New Hampshire Town and City
Understanding Code Enforcement
New Hampshire Town and City, October 2002
“There is a large manufacturing company doing business in an industrial zone in our community. Some of the residents of a neighboring residential zone have reported to our code enforcement officer that unsightly manufacturing materials have been stockpiled all over the site and that the noise from the facility has been keeping them awake at night. Upon review of the facility’s site plan approved by the planning board, the code enforcement officer has concluded that the facility has failed to utilize designated outside storage areas and has failed to plant the vegetation designed to mitigate the noise from the facility. The owner of the facility has refused to comply, despite numerous requests by the code enforcement officer in that regard.”
Q. What are our options in enforcing the site plan?
A. Pursuant to RSA 676:17, site plan violations may be prosecuted criminally. A violator will be guilty of a misdemeanor if a natural person (i.e., a human being) or guilty of a felony if any other person (i.e., a corporation, LLC, trust, etc.). In addition to the fines and penalties imposed under the criminal statutes, a violator is subject to a civil penalty not to exceed $275 for each day that such violation continues after the conviction date or after the violator first receives written notice of the violation from the municipality, whichever is earlier.
Q. How do we commence the enforcement process?
A. Prior to commencing an enforcement action, the violator should be served with a written notice of violation. The notice is necessary to start the clock running on civil penalties. The notice should include, at a minimum:
- the precise regulation, ordinance, provision, specification or condition which is being violated;
- the facts constituting the violation, including the date of any inspection from which such facts were ascertained; and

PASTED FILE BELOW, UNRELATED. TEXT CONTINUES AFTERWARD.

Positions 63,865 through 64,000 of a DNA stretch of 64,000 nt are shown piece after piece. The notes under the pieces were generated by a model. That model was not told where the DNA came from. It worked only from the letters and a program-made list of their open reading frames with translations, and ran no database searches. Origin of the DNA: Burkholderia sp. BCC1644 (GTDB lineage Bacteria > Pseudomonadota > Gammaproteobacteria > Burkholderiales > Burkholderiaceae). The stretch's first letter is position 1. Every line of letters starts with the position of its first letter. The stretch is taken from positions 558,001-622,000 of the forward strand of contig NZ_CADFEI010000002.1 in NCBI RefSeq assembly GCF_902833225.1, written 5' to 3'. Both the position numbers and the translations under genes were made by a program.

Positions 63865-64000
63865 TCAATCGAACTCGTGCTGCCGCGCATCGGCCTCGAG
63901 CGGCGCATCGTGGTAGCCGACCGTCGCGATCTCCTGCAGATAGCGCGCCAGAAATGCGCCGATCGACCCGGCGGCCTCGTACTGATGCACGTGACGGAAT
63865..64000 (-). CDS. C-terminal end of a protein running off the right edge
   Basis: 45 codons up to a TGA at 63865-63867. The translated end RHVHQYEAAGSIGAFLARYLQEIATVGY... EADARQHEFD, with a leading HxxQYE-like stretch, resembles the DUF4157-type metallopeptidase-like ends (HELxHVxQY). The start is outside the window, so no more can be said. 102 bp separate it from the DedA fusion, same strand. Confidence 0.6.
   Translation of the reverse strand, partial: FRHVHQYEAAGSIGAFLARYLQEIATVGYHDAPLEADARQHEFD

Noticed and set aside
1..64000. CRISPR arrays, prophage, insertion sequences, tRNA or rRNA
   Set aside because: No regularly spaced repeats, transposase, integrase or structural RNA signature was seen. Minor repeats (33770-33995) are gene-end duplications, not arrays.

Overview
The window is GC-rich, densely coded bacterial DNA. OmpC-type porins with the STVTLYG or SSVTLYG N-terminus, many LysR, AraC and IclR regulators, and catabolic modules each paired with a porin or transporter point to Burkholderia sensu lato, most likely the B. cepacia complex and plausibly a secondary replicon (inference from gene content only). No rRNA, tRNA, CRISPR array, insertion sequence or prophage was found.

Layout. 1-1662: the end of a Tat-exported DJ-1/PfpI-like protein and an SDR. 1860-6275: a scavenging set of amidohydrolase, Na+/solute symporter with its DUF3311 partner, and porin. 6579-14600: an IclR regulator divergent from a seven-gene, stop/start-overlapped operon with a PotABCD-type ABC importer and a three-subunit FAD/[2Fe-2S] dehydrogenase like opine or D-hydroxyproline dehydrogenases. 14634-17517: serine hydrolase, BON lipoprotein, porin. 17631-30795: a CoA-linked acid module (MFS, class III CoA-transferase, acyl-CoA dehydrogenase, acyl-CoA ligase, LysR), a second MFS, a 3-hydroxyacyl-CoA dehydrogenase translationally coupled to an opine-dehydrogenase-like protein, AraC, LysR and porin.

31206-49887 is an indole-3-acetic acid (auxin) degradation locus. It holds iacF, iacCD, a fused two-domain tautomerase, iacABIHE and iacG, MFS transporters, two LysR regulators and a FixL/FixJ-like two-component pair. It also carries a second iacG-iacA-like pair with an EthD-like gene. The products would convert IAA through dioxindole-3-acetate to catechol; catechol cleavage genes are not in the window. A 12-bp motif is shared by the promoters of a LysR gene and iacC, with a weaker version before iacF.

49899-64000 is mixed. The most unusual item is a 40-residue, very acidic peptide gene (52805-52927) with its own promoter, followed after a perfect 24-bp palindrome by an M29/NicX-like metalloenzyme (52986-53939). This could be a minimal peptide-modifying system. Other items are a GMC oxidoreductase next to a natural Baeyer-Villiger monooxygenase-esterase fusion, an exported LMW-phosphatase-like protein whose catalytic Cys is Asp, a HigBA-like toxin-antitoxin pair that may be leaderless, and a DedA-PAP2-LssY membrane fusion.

- the corrective action required, including a reasonable time within which such action shall be taken.
If the violator refuses to take corrective action, the code enforcement officer, building inspector or other local official with the authority to enforce local codes, ordinances or other land use regulations may commence an action in the district or superior court. Your town attorney will be able to help you with the details of the paperwork.
Q. How do we determine in which court the case should be filed?
A. This depends on who is the violator, the seriousness of the violation(s) and the remedy you are seeking. The district court has jurisdiction over the prosecution of local land use violations charged as misdemeanors and/or those where the civil penalty sought does not exceed $25,000. The maximum penalty for a Class A misdemeanor is a term of imprisonment not to exceed one year and/or a fine not to exceed $2,000. This fine is in addition to any civil penalty imposed. The superior court has jurisdiction over the prosecution of local land use violations charged as felonies and/or those where the civil penalty sought exceeds $25,000. The maximum criminal fine for a corporation that is guilty of a felony is $100,000. Again, the fine is in addition to any civil penalty of $275 per day for each day that the violation(s) persists. Local land use violation cases that are charged as misdemeanors may also be brought in superior court, and this should be done if the civil penalty sought exceeds $25,000.